These shares stand in stark contrast to those in older age groups. For instance, while 65% of adults ages 18 to 29 say they use Snapchat, just 2% of those 65 and older report using the app – a difference of 63 percentage points.

This is probably the least surprising data of the whole study, if I’m being honest, but the stark contrast in age usages of these apps is notable.

5) About 95% of Americans ages 18-29 use YouTube, the highest usage rate of any social media platform by any demographic.

The greatest affinity between any demographic and any social media platform is 18-29-year-olds and YouTube. Check out this table (I’ve circled the stat for you). The darker the boxes on the table, the greater the affinity/usage.

YouTube is television for the youngest American adults, and I hesitate to say that 95% number could ever reach 100%, but it very well could.

Social Media Use by Platforms

6) YouTube continues to dominate the social internet.

About 81% of Americans report that they use YouTube to some degree. This is the only social media platform that has a higher usage/adoption rate than the average usage of all social media among Americans which stands at 72%.

YouTube is so many things. It is a video how-to guide for household projects. It is a venue of entertainment. It is a means of education. It is really the most dominant form of performative social media available today, and there is no reason to see it wavering in influence anytime soon.

7) Facebook, Instagram, and Twitter usage is leveling off.

Check out the line graph below, which depicts the leveling off of Facebook, Instagram, and Twitter usage in a more readable way than the graph above.

This cooling of interest in hybrid performative/communicative social media platforms, which I explained in my newsletter last Friday, is not surprising and will continue to be the case.

8) But, Facebook remains the social media platform used most frequently.

Despite the flattening curve of Facebook usage among Americans, Facebook is the social media platform that is accessed most frequently by Americans.

Maybe the most interesting part of that chart is the relatively infrequent use of YouTube, despite it being the most widely used social media platform. This speaks to YouTube being a destination for reference material as much as anything.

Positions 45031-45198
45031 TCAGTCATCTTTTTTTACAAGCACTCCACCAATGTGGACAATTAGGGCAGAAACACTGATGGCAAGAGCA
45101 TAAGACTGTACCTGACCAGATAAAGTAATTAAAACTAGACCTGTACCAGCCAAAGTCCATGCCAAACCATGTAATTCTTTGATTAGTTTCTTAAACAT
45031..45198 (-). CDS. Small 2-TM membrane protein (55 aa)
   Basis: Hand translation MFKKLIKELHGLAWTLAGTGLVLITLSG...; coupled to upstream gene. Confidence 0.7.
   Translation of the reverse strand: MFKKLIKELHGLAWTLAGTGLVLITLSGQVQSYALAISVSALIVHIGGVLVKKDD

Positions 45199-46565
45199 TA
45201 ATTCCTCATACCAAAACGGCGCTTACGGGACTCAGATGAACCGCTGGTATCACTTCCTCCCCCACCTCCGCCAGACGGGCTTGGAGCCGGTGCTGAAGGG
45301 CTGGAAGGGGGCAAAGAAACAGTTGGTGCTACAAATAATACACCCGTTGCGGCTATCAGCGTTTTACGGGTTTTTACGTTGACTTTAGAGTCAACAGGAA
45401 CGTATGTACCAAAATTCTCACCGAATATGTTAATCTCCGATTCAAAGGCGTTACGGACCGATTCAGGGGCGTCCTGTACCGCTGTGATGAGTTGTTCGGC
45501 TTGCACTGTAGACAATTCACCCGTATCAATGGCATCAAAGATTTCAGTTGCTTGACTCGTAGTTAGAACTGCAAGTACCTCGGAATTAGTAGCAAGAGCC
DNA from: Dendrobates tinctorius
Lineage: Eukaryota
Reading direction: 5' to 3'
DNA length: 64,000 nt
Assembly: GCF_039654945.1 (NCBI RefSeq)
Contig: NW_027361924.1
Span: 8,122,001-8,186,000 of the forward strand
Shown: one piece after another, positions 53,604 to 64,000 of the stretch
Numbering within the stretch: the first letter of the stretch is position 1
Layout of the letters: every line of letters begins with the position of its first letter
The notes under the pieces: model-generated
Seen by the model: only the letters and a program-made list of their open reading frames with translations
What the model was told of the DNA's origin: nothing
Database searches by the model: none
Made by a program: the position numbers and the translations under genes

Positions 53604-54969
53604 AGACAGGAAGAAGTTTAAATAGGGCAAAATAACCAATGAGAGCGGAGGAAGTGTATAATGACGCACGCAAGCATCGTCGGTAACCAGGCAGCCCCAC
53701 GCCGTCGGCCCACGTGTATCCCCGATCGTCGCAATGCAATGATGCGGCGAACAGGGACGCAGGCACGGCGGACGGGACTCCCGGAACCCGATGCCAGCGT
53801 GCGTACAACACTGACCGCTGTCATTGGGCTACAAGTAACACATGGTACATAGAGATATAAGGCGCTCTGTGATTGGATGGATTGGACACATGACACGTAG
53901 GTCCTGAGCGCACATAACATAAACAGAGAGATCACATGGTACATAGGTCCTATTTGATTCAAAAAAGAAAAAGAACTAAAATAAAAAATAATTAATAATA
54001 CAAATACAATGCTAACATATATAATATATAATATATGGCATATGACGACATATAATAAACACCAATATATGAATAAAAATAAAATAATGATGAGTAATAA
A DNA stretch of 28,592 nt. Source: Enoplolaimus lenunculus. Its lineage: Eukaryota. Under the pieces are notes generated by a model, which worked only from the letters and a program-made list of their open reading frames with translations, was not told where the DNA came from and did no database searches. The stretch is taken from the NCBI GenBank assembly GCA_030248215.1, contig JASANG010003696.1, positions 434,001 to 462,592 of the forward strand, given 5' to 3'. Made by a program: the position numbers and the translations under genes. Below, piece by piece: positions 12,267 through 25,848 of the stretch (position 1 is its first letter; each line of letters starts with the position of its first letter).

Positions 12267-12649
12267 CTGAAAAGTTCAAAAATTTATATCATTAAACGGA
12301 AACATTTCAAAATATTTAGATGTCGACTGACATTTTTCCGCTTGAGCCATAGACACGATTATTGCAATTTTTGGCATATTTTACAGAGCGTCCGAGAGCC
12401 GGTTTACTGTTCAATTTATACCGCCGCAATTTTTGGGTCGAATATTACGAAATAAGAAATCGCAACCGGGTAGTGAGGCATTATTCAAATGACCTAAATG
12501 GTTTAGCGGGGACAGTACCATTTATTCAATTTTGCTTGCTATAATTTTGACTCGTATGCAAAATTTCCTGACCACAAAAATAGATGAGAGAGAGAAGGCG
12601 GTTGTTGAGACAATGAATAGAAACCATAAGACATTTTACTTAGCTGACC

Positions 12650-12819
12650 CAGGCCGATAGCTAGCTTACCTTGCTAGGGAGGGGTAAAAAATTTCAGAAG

9) Reddit usage is exploding.

In my post last week, I briefly mentioned the increased interest in Reddit over the last year or so. I read this increased interest as an ever-growing interest in using social media platforms that get us away from algorithmic feeds and connect us to others with whom we share affinities of some kind. Look at how much Reddit usage has grown:

Sure, that line may not be hockey-sticking upward, but it is a significant increase to go from 11% usage to 18% usage in just two years, especially for a platform that has been around as long as Reddit has. Such volatility would be expected in newer platforms, not legacy platforms.

10) TikTok and Twitter usage is almost identical.

Pew started tracking TikTok usage this year for the first time ever, which makes sense given its relative novelty, and I was pretty shocked to see that it has almost the same usage rate as Twitter among American adults.

If you include children who use TikTok (despite the rules), TikTok usage among Americans would almost certainly eclipse Twitter usage…and by a lot. Twitter’s relatively low usage given its age and cultural impact was sort of surprising, but not entirely.

It is interesting that Twitter and TikTok, the two most culturally-impactful social media platforms around today, have some of the lowest usage rates among American adults. I wonder why that is…It may merit some thinking and a post at some point.

What Do We Do?

Next Friday I will provide some brief application points and bits of strategic advise for churches and other Christian organizations about how to understand and use social media in light of this new data. Come back then!